It is highly probable that community workers will, at times, be confronted with people who exhibit unacceptable behaviour. It is important to keep your own behaviour in check by remaining calm and objective, so that you can assess the situation clearly.
The following self-management strategies can be utilised to help you recognise your emotional reactions in these difficult situations.
When you are confronted with conflict, ask yourself some key questions. These questions are as follows:
Is there any proof of the behaviour or conflict? Is your perception of the situation the same as others around you? Is it possible to ask a colleague their opinion of the situation?
Is it possible that you are misinterpreting the situation? Is there an explanation for the behaviour?
Is there any positive aspect of this situation that can provide some comfort?
Do I have this in perspective? Is it as disastrous as it first seemed? Is anyone in danger of being hurt?
Am I taking this too personally?
Am I panicking? People are less likely to cope if they panic.
What options do I have to control and defuse this situation?
Have I given up too soon on a strategy I was using to change or manage the situation?
Put it aside for a while
Can I stop thinking about this for a while, so that when I return later, I will be calmer and able to deal with it more effectively?
It is important when working with a client’s unacceptable behaviour that workers don’t add to the problem by overreacting or being authoritarian or aggressive in the situation. To prevent escalation of a situation relating to a client’s unacceptable behaviour consider the following:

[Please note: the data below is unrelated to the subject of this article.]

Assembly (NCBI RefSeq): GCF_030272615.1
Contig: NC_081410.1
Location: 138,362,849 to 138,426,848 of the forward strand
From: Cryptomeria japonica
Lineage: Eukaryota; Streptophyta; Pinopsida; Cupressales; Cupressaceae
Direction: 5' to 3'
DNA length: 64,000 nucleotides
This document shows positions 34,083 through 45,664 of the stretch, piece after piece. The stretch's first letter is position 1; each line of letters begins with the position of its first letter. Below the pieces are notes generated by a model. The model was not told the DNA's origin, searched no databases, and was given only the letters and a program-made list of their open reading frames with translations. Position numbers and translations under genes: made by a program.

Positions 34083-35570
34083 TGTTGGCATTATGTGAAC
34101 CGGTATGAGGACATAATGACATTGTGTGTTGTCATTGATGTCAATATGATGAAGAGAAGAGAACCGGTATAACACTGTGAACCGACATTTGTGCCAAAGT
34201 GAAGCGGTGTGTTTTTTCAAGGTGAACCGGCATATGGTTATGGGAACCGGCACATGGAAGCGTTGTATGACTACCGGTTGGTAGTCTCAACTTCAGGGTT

- Keep calm
- Use active listening to find out what the problem is
- Acknowledge the concerns of the client, whether you agree with them or not
- Use positive language and avoid negative language
- Let them know you have a better chance of helping them if they calm down
- Let them know the consequences of their behaviour if it continues or escalates
- Seek help from your co-workers, or the client’s carers/family/friends.
Note: A person exhibiting challenging behaviour needs to be made aware of the consequences of that behaviour.
If there is an agreed solution with the client, it is important that a commitment is made to follow-up on any agreed actions. However, sometimes it is not possible to reason with a person, especially if there are drugs or alcohol involved. You will need to judge each situation independently to determine what the best course of action is to take. Also, check your organisation’s policies and procedures.
Policies and procedures
If the unacceptable behaviour is creating an emergency or crisis, you need to be very sure of the steps you must take. Every organisation will have policies and procedures in place that will describe techniques to ensure personal safety and the safety of any clients and colleagues caught up in the situation. You need to follow these as much as possible in the moment.
The agency must have an emergency/crisis response plan in place that you as the worker have been trained to apply, so that, if a crisis arises, you are confident of the steps you need to take.
All workers need to be clear about what techniques they can use to ensure their own personal safety and the safety of clients/colleagues if the unacceptable behaviour is one of aggression or violence. We will look at this further in the next section.